Refugees International, a left-of-center advocacy group, has criticized a new executive order from the Trump Administration aimed at curbing human trafficking. Eric Schwartz, the group’s president, did not so much criticize the executive order itself as much as he criticized President Trump’s other immigration policies and the way they affect trafficking victims’ ability to gain legal status in the United States.
Capital Research Center takes no official position on human trafficking policies nor do we proclaim ourselves experts on such matters. But we are experts in the way left-wing activists don’t receive remotely the same scrutiny as conservatives do. Conservatives who enter public policy debates can expect the press to immediately root out their donors and their political associations and suggest the conservative advocates are some sort of shills, but as this Refugees International case reveals, the process is quite different for advocates from the left side of the spectrum.
In the Wall Street Journal’s report on the new Trump policy, for example, Refugees International was identified simply as “a humanitarian organization that advocates for displaced people.” In fact, the group has many interesting connections to persons and organizations noted more for their politics than their humanitarianism. For example, the powerful left-wing billionaire George Soros is an emeritus board director, which any reporter could see from just a glance at the group’s website. Soros has also contributed a substantial amount of money to Refugees International: since 1999, his Open Society Foundations have donated over $900,000, and his Foundation to Promote Open Society has donated $1.1 million since 2009.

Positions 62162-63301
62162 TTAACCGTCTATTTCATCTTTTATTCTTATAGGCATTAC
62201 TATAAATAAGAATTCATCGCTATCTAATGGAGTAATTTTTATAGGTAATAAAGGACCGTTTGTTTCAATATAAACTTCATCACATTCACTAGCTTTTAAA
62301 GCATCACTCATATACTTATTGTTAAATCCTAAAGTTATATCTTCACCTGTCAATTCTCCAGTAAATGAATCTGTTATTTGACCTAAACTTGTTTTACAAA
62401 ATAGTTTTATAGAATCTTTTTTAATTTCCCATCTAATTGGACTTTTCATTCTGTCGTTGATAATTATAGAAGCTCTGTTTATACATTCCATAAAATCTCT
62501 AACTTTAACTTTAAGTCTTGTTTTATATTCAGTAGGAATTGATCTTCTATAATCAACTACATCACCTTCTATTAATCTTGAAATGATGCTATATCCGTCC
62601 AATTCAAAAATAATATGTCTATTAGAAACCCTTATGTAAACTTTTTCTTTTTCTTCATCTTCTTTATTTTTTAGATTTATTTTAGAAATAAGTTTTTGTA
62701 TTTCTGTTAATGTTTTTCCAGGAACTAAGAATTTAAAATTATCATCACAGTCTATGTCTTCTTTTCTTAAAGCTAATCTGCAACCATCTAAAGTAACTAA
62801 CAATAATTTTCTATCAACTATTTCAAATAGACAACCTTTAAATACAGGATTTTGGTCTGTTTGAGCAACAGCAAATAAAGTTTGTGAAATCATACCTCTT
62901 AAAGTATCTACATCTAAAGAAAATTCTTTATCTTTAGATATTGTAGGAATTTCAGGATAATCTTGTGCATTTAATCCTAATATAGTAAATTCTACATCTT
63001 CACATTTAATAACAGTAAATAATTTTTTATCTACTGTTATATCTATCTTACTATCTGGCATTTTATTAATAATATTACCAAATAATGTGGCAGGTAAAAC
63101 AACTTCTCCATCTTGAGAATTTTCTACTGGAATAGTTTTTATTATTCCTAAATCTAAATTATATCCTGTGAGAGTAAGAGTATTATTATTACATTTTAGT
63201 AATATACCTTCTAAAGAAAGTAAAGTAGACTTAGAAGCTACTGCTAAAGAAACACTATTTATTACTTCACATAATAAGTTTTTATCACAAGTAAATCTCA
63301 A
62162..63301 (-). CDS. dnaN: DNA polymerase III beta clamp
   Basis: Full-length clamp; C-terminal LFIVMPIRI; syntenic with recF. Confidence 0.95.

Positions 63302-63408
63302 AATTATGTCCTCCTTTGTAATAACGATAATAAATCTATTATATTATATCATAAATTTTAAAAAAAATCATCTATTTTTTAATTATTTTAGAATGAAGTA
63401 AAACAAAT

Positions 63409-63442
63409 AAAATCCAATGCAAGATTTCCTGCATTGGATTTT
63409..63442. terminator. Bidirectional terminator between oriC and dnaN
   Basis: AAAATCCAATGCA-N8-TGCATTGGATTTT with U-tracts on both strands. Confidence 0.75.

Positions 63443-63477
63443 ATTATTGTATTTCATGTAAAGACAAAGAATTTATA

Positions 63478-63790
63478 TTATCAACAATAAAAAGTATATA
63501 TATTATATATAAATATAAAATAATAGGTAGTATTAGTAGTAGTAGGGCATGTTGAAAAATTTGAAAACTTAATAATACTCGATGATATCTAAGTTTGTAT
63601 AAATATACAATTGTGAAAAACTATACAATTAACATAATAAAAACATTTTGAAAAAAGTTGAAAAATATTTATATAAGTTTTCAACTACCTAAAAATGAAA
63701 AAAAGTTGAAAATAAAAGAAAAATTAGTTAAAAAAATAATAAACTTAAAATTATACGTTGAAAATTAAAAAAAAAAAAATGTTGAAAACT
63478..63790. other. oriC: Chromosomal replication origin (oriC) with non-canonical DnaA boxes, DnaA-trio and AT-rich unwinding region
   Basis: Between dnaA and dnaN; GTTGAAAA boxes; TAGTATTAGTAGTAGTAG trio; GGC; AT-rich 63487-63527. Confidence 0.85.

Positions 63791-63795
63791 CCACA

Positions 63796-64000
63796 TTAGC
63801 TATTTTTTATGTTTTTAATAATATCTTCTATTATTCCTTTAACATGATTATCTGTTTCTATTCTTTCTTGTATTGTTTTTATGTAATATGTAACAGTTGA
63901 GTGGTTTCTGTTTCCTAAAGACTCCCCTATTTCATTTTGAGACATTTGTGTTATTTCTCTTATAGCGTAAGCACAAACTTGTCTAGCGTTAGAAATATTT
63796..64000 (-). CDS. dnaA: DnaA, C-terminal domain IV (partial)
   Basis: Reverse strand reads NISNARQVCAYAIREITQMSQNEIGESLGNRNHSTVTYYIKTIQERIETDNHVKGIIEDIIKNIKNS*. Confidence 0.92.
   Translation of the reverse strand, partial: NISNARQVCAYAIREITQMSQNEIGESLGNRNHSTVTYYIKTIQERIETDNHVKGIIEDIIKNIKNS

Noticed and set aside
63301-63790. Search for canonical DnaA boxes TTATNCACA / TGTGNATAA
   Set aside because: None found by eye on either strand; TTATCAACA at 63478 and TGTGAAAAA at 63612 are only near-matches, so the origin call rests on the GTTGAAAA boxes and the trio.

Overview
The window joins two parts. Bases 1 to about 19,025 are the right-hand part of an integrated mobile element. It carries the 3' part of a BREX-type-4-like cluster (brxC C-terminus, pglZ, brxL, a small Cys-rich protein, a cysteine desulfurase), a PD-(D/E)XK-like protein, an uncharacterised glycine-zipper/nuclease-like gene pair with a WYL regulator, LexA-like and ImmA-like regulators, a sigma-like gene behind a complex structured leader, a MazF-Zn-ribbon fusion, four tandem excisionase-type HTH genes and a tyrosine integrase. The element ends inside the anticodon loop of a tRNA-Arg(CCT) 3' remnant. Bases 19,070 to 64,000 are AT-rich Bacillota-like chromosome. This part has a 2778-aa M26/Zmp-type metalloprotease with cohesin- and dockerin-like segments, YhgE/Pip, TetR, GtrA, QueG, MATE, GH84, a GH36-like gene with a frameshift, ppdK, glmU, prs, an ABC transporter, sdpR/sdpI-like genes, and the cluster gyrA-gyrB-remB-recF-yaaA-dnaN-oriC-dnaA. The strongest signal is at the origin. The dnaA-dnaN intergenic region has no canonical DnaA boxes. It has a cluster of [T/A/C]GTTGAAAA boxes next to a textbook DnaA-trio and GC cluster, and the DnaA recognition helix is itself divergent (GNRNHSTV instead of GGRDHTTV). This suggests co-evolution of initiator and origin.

Less well known but no less political is Michael Madnick, who has been on Refugee International’s board since at least 2013. He was for years the treasurer of the Sixteen Thirty Fund, which is part of the Arabella Advisors network that includes several other left-of-center nonprofits such as the New Venture Fund and the Hopewell Fund. Together these nonprofits sent Refugees International $3,040,000 in 2018.
Sixteen Thirty is notorious as one of the biggest “dark money” operators in all of American politics. It poured $141 million into the 2018 midterm battles and has been criticized by left-of-center outlets like Politico and the Washington Post editorial board.
So, if you’re Eric Schwartz at Refugees International, you can have worked in multiple Democratic Administrations, you can be linked to a $635 million-per-year “dark money” empire like Arabella Advisors, and you can boast of your connections to a political mega-donor like George Soros, and still the national press will describe your group as a “humanitarian organization” that apparently lacks any political leanings at all. It is, to borrow the words of Schwartz himself, “ironic and depressing.”